Currently, realtors working in and around the proposed route say sales of some second homes have ground to a halt. “What we’re seeing on a day-to-day basis is buyers choosing to not buy,” says Andrew Smith, who has sold properties above and below Franconia Notch for 20 years. “The fear of the unknown is a huge impact right now.” Smith says his company represents around 20 properties that aren’t selling because of the project, and a few owners that needed to sell quickly had to do so at a deep discount.
But if the line is built, will that effect persist? There’s a large body of research that has attempted to answer this question. Studies tend to find that being near power lines doesn’t automatically knock value off a home. About half of the studies find that transmission lines reduce prices by an average of somewhere between three and 10 percent; the other half find no effect.
But at the same time, surveys typically find that somewhere between half and three-fourths of people living near high-voltage transmission lines don’t like them. A study in California found that this effect is strongest among those who were around before the lines were built – validating Martland’s stance that it’s unlikely that she would ever learn to ignore them.
It’s not particularly intuitive why, despite widespread negative feelings, many people seem to be willing to ignore power lines when they shell out for a home, but in Goffstown where the Phase II power line streaks through a number of housing developments, there are some clues. John Turner owns a piece of the Phase II right-of-way in one of these neighborhoods. The power lines are only a few hundred feet from the ample deck off the back of the house. Turner and his family moved to this house from another one along the right-of-way, and he doesn’t think he got a good deal on the property because the lines were so near. “Back in 2005 the properties were limited. To buy something this size you had to buy where you could in this area,” he says.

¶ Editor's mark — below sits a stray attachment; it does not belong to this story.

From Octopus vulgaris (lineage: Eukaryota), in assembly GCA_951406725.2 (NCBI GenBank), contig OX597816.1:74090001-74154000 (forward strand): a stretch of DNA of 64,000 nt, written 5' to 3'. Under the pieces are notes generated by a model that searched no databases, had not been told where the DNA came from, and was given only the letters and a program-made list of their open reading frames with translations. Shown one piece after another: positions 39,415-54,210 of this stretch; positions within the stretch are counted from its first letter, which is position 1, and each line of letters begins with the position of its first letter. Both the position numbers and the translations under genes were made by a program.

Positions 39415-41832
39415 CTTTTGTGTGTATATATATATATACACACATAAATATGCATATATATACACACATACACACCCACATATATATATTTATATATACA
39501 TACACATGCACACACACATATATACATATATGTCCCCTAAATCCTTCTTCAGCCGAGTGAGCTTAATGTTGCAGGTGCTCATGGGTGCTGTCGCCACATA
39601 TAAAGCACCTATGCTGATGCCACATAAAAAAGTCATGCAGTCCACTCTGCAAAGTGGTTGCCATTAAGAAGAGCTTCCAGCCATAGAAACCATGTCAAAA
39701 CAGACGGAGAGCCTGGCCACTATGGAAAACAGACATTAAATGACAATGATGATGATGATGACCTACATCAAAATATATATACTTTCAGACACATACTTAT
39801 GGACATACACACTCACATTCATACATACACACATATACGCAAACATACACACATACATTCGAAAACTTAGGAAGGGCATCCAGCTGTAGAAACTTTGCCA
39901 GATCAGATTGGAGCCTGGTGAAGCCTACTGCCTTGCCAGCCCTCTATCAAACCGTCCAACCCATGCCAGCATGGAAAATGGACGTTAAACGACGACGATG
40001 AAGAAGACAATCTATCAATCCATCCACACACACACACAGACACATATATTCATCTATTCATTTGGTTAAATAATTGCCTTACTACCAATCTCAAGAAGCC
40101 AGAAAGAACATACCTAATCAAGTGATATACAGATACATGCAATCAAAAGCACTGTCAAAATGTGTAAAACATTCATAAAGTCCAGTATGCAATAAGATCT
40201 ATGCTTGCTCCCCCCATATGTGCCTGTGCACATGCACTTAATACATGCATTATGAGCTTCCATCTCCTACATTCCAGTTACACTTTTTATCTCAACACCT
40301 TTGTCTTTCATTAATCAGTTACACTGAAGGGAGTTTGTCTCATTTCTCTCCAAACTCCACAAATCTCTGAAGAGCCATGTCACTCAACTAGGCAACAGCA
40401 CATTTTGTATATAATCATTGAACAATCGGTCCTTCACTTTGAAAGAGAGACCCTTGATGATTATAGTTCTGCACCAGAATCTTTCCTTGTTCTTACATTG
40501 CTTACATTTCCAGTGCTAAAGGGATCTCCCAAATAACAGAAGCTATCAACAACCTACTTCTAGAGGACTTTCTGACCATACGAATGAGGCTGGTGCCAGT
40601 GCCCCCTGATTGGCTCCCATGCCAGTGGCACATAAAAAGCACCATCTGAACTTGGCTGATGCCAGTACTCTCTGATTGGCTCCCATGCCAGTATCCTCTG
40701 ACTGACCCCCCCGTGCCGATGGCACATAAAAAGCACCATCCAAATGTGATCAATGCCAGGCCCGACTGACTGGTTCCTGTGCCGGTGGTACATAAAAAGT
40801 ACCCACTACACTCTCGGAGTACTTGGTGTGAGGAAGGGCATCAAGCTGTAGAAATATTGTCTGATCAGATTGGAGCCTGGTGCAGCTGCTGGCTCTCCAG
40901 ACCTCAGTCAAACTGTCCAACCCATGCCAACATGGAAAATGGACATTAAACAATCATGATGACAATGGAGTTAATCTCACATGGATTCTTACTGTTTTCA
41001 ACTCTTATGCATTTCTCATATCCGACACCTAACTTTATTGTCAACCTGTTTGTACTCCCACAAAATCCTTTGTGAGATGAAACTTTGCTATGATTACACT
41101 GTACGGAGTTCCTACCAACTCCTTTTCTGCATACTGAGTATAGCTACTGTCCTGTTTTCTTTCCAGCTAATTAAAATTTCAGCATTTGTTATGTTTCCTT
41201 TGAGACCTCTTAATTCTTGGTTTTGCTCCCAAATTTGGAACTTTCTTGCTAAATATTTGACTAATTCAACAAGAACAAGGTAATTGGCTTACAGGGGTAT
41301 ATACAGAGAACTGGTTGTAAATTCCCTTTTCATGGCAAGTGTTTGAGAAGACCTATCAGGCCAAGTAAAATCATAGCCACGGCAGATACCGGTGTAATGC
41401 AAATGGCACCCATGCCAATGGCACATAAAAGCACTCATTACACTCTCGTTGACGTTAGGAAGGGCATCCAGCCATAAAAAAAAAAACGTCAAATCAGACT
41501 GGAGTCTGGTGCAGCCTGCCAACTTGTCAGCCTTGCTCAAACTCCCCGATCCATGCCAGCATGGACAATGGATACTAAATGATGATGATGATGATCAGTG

Many studies are done in urban and suburban zones where homes are hard to find and views are not a primary selling point. But even so, they can make a difference.
Just up the road live Meagan Therriault and Geoff Pinard. Their home sits on a rise, and the driveway spills out nearly beneath the power lines. From the front door they have a striking view of the steel lattice pylons that the wires are strung along. “We couldn’t afford to be in this neighborhood if it wasn’t for this house, because of the fact that it was near power lines,” Therriault says. She thinks having them out front is not a bother, though she hastens to add that she and her husband chose their view and didn’t have it imposed on them.
“Real estate is not an exact science,” says Judy Hampe, a realtor who for more than 25 years has sold homes in Hopkinton, including ones very close to the Phase II line. She says there are so many factors influencing sale price – the house, the property, the region, the market – and that generalizing is a bad idea. “[The studies] don’t really tell me anything,” but she says she knows a property that will have a hard time selling because of power lines when she sees one. In her experience about half of buyers are concerned about power lines, but “there’s always a buyer for everything, and it just takes a little bit longer to sell the homes that are by power lines.”